I’ll presume you’ve read my previous post, which is how I got … well, to this post. If you haven’t read the previous one, you should — this is kind of Part 2.
Now when we last chatted, you left me lying on a bed in Rockyview General Hospital’s Day Surgery ward, waiting for my turn for an emergency operation. (The term “emergency” being highly subjective, of course. One person’s emergency is another person’s “hurry up and wait”.) The assessment had been long done, the papers were signed, and all I had to do was … well, lie there.
You’re probably wondering how I wrote that entry while waiting. It wasn’t easy. I was on a lot of morphine. It took me a while so it didn’t sound totally incoherent. (I’m leaving it in its morphine-addled state for posterity.) As for the mechanism of how I wrote it — thank the wonders of modern technology. An iPhone 4 with the WordPress app, and access to the hospital’s WiFi (courtesy of my wonderful wife, Alex, who happens to work there). The rest you’ve already read.
Somewhere around 14:15, Alex finally appeared (she’d planned to be there earlier, but chaos reigned once again around the house), early for her evening shift so she could come by and check on me. I had just been given my instructions to drop the trousers as the call to go to the OR would come “any minute”, so I had to be pants-less.
I didn’t have the apprehension I had for my first surgery, which was just over a year ago for my hernia. I was terrified of that one. Having had that experience, I was less worried for this one, though I still wasn’t really looking forward to it. So when they came for me a few minutes after Alex appeared, I wasn’t sweating bullets … although in hindsight, that could have also been due to the morphine.
I should also note that until writing this blog entry (which is just before I posted it; I don’t normally write blogs over long periods of time), I didn’t really understand how much danger I was in. I downplayed the appendicitis a lot more than I should have. It’s a serious thing, and treating it lightly in any way can quite easily lead to death. Point of note, there.
I waited for only a moment in the OR holding area before the nurse appeared to wheel me around to OR 12, where I was met by the anesthesiologist, and eventually the surgeon. The standard “what’s your name, birthdate, and what procedure are you having done” questions were posed (it’s a sanity check more than anything else), before I was brought into the OR itself. OR 12 is a lot smaller than the OR I’d been in before, and looked less TV-friendly. I repeated the answers again to the two other nurses in the room, adding “my appendix hates me, and I’m not particularly fond of it at the moment, either” before scootching over onto the surgical table.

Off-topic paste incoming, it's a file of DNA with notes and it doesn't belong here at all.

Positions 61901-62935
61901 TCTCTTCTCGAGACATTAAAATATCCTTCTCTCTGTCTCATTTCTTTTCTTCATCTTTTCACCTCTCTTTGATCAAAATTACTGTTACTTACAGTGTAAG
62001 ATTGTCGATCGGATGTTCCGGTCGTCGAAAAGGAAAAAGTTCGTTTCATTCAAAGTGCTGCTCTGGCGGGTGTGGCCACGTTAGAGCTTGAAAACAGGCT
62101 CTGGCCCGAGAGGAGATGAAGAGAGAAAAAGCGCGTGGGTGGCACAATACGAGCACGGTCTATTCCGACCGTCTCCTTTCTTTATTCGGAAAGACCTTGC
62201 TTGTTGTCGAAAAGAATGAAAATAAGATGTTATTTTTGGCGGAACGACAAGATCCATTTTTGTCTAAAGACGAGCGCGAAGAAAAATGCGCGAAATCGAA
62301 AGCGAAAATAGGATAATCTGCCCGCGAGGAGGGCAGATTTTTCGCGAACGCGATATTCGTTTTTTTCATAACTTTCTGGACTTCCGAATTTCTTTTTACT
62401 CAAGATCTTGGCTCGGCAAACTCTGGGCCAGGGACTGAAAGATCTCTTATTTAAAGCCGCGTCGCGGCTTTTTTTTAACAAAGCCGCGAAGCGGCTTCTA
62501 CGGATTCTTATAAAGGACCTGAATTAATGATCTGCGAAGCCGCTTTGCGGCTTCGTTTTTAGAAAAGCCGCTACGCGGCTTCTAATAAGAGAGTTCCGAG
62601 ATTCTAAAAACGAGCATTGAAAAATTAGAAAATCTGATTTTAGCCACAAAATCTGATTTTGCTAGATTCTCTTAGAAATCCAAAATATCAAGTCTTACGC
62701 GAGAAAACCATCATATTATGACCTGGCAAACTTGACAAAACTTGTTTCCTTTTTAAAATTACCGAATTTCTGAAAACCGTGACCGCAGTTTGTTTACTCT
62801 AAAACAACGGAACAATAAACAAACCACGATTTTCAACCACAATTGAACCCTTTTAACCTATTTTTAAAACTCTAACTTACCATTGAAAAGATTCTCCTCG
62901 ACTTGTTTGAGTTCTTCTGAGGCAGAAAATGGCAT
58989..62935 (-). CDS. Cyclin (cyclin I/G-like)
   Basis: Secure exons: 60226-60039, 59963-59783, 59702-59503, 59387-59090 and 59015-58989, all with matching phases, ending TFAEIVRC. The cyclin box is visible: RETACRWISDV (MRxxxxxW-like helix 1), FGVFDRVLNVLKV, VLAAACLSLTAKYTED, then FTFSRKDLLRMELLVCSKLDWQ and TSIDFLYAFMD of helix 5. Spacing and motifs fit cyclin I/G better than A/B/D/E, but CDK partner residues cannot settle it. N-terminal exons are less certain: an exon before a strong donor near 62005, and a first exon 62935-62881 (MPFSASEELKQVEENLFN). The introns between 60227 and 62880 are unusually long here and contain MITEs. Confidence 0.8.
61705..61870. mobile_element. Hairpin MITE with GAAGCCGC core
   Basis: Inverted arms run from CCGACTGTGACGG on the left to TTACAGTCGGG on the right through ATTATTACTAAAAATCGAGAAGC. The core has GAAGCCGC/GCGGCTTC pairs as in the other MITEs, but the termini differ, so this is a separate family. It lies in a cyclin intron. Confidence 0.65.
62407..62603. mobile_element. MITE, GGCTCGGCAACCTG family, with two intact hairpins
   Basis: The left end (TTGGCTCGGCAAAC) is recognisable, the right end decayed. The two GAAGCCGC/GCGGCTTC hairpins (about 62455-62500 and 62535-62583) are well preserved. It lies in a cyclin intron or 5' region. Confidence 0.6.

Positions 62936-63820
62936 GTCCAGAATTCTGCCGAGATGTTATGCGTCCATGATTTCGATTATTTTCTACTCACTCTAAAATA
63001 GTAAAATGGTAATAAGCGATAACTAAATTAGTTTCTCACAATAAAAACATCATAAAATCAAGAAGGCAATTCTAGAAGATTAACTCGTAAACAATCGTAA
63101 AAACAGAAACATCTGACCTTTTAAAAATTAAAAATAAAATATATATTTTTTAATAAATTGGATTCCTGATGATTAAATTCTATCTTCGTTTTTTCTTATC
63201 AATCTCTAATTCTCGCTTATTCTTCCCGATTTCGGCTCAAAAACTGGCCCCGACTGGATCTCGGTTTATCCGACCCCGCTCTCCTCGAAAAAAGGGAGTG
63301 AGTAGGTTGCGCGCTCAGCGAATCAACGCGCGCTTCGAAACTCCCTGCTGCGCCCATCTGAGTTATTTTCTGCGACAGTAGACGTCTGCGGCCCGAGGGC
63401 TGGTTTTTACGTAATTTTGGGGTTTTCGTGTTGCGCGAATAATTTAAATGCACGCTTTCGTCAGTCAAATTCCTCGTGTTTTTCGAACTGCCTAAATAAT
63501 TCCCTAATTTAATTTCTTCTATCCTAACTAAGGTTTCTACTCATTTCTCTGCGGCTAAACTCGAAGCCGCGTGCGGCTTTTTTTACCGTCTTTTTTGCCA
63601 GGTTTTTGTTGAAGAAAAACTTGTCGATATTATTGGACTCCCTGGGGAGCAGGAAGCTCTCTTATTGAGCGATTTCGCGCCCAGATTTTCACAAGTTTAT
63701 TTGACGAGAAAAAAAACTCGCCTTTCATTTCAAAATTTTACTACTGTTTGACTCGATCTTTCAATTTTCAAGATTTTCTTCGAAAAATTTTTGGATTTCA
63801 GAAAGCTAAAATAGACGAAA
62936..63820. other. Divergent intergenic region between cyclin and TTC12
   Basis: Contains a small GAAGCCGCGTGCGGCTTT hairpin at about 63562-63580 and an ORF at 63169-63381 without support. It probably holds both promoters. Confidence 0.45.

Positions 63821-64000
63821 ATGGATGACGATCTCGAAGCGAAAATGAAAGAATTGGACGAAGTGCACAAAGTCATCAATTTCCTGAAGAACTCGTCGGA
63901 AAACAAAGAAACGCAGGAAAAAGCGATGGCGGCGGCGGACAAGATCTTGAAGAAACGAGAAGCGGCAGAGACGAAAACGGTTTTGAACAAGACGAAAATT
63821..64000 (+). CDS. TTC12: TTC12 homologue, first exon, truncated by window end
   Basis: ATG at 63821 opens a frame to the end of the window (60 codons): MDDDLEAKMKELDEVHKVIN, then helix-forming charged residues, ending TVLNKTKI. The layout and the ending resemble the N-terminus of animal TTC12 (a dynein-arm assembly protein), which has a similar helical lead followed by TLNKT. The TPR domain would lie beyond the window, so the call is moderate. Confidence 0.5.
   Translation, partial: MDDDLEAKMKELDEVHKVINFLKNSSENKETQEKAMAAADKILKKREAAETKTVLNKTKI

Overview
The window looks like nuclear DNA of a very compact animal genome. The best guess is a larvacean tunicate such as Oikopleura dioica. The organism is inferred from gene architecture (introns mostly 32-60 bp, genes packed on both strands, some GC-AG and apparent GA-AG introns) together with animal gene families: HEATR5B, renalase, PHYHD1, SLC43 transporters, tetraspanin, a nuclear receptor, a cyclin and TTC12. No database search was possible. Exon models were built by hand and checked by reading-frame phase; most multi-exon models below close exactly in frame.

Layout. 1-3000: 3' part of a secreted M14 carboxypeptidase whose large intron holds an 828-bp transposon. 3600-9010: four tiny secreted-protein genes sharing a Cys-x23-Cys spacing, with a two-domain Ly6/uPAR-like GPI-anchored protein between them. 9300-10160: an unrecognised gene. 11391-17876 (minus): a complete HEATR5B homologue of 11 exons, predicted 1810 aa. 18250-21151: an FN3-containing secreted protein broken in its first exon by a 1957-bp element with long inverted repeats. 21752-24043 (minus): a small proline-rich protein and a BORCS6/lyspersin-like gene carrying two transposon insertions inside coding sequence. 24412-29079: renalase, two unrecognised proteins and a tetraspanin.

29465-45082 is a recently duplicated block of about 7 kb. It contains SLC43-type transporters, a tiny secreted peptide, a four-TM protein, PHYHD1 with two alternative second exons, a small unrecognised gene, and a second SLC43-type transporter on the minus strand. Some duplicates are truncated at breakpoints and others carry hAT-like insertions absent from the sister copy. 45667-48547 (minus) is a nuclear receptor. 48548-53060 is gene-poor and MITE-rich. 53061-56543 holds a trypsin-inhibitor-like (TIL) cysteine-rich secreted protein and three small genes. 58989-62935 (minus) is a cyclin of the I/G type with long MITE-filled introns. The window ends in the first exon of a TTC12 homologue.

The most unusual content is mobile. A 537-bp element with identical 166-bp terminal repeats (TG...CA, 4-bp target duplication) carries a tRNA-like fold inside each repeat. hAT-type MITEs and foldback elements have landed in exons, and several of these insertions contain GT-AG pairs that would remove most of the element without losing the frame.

The last thing I remember clearly was asking the anesthesiologist if I was getting the same drugs I got the last surgery (she seemed to have the record handy), since I knew those drugs wouldn’t, y’know, kill me or anything. Also, I’d found the recovery to be fairly easy. She replied that while the base drug was the same, the actual mix was usually left to the preferences of the individual.
An aside… I’m trying to understand this whole “preference” thing. I’ve never really understood how the medical industry has such a wide variance in the execution of a medical practice. Different drugs because of a personal opinion, even when documentation shows otherwise; or Doctor A doing a procedure totally different than Doctor B, even if the result is the same. Are standards that loose? I know this is kind of a rhetorical question, because the same nonsense exists in my field — standards are at best guidelines, and open to interpretation. Anyway…
I fought recovery tooth and nail. I simply couldn’t snap out of it. Whatever drugs that anesthesiologist used are going down in my books as “awful, not to be repeated”. I had to be on an oxygen supply for three hours before anyone would let me take that idiotic hose off my nose. My belly was sore, but the pain in the lower right quadrant was (thankfully) gone. About a half hour after gaining most of my consciousness, I was wheeled up to Unit 83 to begin my stay.
The reason for the stay is due to the seriousness of appendicitis. The appendix, depending on whom you ask, is a leftover (but still somewhat functional) part of your digestive tract, meaning that it’s still got some really nasty stuff in it. While functioning normally, it’s not usually a problem. But when something goes wrong … it goes wrong in a really, really bad way. Most of the problem is that its in an area with a (literal, but being used mostly for effect) shitload of bacteria. And they just love it when things get necrotic, like when appendicitis sets in. Leave it too long, and the appendix starts to fill with pus, bursts, and then you’ve got a major problem on your hand — lots of bad stuff now floating around in the most sensitive part of your body.
Antibiotics are a key part of this fight. I’d already started to receive them as part of treatment and preparation, but I was to stay on them (and am still taking them) as part of the cleanup. While some appendicitis cases are cleaned up entirely with antibiotics, surgery is still a very common practice. But even with removal, there’s usually some nastiness left behind.